Gemalto, a France-headquartered digital security company, revealed that telecoms and enterprise technology professionals primarily associate the Internet of Things (IoT) with consumer technology, but that deployments are being held back by security concerns.
In a study of around 1,000 industry players, some 51.8 per cent said they associated the term IoT with consumer applications including home automation and wearable technology. However, 42.4 per cent said security challenges remain the biggest inhibitor to IoT deployments, while 37.2 per cent cited a lack of standardisation as the biggest challenge facing the industry.
A breakdown of figures relating to consumer applications reveals that 28.5 per cent of respondents associate the term IoT with home automation and connected cars, with smartphones, tablets and wearable technology the next highest category on 23.3 per cent. Sensors ranked in third place (16.7 per cent) followed by smart cities (15.5 per cent).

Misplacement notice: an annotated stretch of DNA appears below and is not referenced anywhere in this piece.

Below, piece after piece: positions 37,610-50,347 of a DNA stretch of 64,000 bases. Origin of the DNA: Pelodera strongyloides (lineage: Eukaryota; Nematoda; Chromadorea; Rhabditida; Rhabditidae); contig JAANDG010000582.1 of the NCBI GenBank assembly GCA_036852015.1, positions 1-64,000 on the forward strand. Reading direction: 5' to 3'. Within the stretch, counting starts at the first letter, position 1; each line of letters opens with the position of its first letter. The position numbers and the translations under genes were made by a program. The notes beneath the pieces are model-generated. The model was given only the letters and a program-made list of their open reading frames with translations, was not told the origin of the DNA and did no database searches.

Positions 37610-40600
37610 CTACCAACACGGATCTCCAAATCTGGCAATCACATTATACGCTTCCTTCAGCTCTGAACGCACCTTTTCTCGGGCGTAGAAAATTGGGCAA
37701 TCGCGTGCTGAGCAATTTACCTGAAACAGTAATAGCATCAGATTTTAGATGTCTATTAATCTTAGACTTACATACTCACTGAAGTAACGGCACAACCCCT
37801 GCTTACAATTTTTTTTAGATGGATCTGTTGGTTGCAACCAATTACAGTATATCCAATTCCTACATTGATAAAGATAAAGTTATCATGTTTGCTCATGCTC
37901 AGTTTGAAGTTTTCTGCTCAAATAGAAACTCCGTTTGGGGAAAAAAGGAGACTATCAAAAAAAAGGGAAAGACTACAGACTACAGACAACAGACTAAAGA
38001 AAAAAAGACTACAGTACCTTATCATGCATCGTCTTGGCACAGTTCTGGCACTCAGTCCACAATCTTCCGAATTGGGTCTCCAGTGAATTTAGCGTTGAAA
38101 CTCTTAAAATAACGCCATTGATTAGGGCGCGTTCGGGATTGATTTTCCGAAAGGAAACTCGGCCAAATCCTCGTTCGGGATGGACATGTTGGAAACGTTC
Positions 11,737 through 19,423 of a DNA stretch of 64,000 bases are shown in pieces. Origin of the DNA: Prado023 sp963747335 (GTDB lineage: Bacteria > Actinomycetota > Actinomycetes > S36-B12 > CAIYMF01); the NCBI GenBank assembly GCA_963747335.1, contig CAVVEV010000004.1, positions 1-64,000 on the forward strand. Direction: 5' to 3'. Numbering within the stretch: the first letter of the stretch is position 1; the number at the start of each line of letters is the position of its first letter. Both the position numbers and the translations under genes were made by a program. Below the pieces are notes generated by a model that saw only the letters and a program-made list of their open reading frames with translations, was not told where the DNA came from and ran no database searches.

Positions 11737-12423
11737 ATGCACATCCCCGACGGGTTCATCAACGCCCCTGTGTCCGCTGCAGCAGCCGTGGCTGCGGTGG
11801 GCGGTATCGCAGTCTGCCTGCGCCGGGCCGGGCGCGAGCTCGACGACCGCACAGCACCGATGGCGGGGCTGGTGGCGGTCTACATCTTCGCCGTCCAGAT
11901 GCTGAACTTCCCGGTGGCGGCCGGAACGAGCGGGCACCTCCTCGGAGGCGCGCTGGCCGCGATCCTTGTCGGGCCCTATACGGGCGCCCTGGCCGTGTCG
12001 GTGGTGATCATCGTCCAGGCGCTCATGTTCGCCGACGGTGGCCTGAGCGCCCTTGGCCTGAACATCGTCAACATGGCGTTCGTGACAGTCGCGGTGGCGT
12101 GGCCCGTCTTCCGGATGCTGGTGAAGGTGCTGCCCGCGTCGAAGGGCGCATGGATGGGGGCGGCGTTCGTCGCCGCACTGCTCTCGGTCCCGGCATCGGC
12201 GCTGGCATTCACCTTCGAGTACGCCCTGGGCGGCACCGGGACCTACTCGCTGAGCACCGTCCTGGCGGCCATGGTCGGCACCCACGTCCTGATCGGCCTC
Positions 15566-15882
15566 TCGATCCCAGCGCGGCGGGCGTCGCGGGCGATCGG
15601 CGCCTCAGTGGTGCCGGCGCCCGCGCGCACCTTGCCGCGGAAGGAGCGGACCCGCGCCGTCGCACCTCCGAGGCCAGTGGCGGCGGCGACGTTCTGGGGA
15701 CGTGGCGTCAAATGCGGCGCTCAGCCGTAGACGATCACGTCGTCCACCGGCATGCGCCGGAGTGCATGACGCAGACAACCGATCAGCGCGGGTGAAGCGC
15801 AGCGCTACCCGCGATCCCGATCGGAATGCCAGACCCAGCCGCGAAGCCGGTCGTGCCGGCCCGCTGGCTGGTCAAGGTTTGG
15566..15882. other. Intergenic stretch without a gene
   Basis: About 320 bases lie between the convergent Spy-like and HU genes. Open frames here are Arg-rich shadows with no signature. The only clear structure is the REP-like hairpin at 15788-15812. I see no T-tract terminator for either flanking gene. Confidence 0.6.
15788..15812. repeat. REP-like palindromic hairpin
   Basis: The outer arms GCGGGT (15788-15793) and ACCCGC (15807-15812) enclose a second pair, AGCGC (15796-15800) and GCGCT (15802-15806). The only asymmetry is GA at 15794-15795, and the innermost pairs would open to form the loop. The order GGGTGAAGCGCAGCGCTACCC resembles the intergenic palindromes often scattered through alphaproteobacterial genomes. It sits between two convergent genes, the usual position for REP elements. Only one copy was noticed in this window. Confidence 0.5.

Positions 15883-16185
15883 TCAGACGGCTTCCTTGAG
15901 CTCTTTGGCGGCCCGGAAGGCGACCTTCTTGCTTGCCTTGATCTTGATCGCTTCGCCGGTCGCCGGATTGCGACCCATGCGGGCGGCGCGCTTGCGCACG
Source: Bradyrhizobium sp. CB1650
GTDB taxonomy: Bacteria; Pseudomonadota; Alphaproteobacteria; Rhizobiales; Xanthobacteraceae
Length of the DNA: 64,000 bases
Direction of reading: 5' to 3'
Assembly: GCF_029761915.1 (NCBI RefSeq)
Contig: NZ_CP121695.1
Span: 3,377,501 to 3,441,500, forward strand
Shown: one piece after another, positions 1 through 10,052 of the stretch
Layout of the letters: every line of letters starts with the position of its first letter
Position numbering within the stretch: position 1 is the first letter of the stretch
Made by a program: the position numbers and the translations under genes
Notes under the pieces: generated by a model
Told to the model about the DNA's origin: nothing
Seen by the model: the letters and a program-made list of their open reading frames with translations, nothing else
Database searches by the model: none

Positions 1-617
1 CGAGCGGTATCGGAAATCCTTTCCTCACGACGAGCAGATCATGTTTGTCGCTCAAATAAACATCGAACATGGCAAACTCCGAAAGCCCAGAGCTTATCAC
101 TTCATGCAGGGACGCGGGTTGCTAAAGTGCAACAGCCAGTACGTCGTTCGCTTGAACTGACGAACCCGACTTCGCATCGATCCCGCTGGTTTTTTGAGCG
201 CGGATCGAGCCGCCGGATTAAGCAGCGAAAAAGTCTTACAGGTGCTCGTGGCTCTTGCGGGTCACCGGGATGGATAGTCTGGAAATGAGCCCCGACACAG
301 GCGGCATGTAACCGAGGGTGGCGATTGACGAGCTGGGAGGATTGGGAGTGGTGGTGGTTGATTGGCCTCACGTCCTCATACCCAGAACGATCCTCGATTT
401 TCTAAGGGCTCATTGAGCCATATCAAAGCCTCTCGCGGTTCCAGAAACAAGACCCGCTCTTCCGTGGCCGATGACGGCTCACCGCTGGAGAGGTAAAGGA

Despite the concerns over security and standardisation, the majority (62.4 per cent) of respondents believe they will be ready to monetise the IoT by 2020. A quarter (24.9 per cent) of those respondents said they would be ready to make money from IoT in 2016, compared to 16.7 per cent who said they are ready today.
Research was conducted for Gemalto by Telecoms.com Intelligence, in partnership with IBM, F5 and Wind. The study focussed on four key areas: the IoT landscape; information security, cloud and IoT, and networking challenges and industrial IoT.
Tim Skinner, intelligence content manager at Telecoms.com, said the telecoms industry is "at the start of a very long journey" towards IoT, and that operators "can expect to be firmly planted in the middle of this connected world of the future; simultaneously managing the data and traffic requirements from consumer, enterprise, industrial and governmental sectors."
The study also highlighted uncertainty regarding IoT connectivity technologies. The majority (52.5 per cent) backed Wi-Fi as the most likely means of connecting 'things', far higher than the 16.9 per cent who backed Bluetooth Low Energy or the 5.8 per cent choosing ZigBee.
- download Gemalto's full report [PDF--registration required]
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